It’s unusual to know someone whose job includes sitting on top of a rocket awaiting launch into low Earth orbit. But on the morning of July 28, 2017, my colleague Marty Kelsey and I will watch a live broadcast of Randy “Komrade” Bresnik’s launch into space for the second time in his career. We met Bresnik earlier this year while he was training in Houston.
As a volunteer at the National Air and Space Museum, I’ve been talking to visitors about astronomy for 28 years. Right now is an exciting time to be volunteering here thanks to the total solar eclipse that will happen this summer. As an astronomy enthusiast and an eclipse chaser, I have some great advice to share on how best to view the 2017 eclipse.
My threshold for thrill-seeking ends at the Cyclone on Coney Island. It’s why astronauts have always captivated me. They are people who have said YES to travelling around the Earth at a top speed of 28,000 kilometers (17,500 miles) per hour; YES to being strapped to a launch vehicle that can consume more than 1.59 million kilograms (3.5 million pounds) of fuel in just 8 ½ minutes; and YES to calling the vacuum of space home for increasingly longer periods of time. They have made a career out of taking calculated risks. And they have worked tirelessly and competed aggressively to do so.
When John Grant was only 16, the Viking landers were sent to Mars. Today, Grant helps lead the operation groups controlling two Mars rovers, Opportunity and Curiosity, as a geologist at the National Air and Space Museum’s Center for Earth and Planetary Studies. Recent data collected by Curiosity and published in Science describes an ancient lake environment located at Gale Crater—an environment Grant, a coauthor of the article, believes holds further clues to whether there was ever life on the Red Planet.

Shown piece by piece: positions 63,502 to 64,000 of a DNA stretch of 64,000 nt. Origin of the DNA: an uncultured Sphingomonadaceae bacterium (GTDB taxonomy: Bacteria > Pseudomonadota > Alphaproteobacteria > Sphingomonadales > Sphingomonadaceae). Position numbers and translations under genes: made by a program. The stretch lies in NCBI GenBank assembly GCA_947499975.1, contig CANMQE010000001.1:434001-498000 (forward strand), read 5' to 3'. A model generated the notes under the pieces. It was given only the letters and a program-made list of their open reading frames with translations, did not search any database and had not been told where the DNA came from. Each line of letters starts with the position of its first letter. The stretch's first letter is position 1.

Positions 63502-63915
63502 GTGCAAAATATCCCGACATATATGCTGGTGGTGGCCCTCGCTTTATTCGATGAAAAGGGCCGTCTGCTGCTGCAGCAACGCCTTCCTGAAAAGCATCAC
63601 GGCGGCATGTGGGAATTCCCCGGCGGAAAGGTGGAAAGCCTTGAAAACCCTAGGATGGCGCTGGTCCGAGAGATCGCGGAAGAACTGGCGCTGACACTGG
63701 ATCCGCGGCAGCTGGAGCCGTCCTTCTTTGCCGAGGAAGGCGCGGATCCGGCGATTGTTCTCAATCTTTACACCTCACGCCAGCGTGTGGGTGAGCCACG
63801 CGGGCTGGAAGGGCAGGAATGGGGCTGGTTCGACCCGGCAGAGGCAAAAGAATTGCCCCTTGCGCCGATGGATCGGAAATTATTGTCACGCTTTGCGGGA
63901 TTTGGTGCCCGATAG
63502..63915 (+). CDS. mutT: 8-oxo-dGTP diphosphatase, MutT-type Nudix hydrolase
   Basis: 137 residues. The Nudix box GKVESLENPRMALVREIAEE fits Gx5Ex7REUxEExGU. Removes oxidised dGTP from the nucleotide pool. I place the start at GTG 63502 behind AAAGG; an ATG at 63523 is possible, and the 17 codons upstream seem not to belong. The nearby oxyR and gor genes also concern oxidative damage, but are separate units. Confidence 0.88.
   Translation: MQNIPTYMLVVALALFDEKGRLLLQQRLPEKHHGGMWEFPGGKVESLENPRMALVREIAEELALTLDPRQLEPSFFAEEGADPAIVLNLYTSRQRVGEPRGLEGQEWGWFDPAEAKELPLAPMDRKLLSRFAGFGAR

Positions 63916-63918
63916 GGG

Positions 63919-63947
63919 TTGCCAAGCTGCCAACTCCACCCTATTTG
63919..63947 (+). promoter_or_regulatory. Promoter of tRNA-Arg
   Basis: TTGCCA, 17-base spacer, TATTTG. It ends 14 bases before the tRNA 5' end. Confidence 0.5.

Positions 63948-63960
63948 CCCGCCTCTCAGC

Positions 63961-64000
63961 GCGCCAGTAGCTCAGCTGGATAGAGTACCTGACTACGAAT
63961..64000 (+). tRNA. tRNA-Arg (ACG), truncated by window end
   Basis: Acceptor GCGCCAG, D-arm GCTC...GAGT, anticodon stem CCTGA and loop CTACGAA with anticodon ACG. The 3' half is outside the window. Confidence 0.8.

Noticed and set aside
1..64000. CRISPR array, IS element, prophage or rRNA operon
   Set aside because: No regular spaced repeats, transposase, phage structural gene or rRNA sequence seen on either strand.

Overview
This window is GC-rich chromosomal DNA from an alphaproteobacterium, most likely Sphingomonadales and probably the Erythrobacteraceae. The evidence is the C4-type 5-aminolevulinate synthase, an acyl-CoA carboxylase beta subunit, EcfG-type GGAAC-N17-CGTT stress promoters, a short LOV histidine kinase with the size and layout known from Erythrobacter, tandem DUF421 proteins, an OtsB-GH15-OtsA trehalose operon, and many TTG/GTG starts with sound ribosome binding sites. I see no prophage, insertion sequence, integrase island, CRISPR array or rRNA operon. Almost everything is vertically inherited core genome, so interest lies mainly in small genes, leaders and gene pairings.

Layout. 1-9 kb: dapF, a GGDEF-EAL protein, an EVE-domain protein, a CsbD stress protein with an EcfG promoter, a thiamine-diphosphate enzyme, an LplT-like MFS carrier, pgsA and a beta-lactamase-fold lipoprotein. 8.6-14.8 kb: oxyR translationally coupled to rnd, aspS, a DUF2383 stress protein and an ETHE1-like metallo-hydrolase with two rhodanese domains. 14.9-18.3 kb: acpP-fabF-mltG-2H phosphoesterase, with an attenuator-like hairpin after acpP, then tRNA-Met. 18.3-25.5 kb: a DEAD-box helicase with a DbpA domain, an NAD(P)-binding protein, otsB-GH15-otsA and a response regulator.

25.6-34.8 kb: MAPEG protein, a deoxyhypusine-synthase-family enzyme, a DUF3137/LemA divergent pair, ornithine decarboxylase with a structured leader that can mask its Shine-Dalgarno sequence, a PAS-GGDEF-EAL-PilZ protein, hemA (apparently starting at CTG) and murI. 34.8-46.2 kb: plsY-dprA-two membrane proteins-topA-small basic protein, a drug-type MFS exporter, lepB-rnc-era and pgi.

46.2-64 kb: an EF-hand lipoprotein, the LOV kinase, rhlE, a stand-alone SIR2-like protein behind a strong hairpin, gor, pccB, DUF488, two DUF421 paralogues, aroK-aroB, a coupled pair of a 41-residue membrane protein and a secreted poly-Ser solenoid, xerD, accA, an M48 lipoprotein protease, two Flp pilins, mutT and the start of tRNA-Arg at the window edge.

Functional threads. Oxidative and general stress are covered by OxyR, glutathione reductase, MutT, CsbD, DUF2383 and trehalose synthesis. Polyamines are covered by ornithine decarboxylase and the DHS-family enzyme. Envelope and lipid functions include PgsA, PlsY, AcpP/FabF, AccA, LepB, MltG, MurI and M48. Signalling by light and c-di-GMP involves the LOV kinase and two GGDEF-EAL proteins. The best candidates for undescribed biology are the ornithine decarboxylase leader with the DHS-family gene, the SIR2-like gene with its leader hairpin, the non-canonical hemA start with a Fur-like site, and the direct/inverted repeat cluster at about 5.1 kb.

The United States will play host to an extraordinary phenomenon known as a total solar eclipse on August 21, 2017. A solar eclipse occurs when the Moon passes between the Sun and the Earth. Eclipses have occurred throughout history, and some have fascinating stories associated with them. Take the following two tales for example.
In late March, I traveled to Puerto Rico to conduct observations of Venus using the Arecibo Observatory telescope. It was the second time I traveled to the observatory to make radar measurements of the surface of Venus. Even though it was my second time there, the size and capability of the telescope still impressed me; the telescope is largest single-aperture telescope ever constructed.
Of the four known giant planets in our solar system, Jupiter is by far the largest. It is wider than 11 Earths side by side and has more mass than all the other seven planets combined. It is made up mostly of hydrogen and helium and has strong winds and storms.
On April 7, 2017, New Horizons entered a 157-day-long hibernation. New Horizons is an interplanetary space probe and is NASA’s first mission to Pluto and the Kuiper Belt. After operating steadily for almost two and a half years, the spacecraft and its systems deserve this much-needed break.
The Cassini spacecraft has spent almost 13 years exploring the beautiful giant planet Saturn and its amazingly diverse moons. Cassini’s mission will end in September when it plunges into Saturn’s atmosphere, but it will leave behind a wealth of knowledge and wonder.
Dr. Tom Barclay is a senior research scientist at NASA Ames Research Center. He spends his days studying stars and planets and how they formed. But before he became a scientist, he had all kinds of jobs from cleaning toilets to washing pots. He’s got some great advice about finding your own path.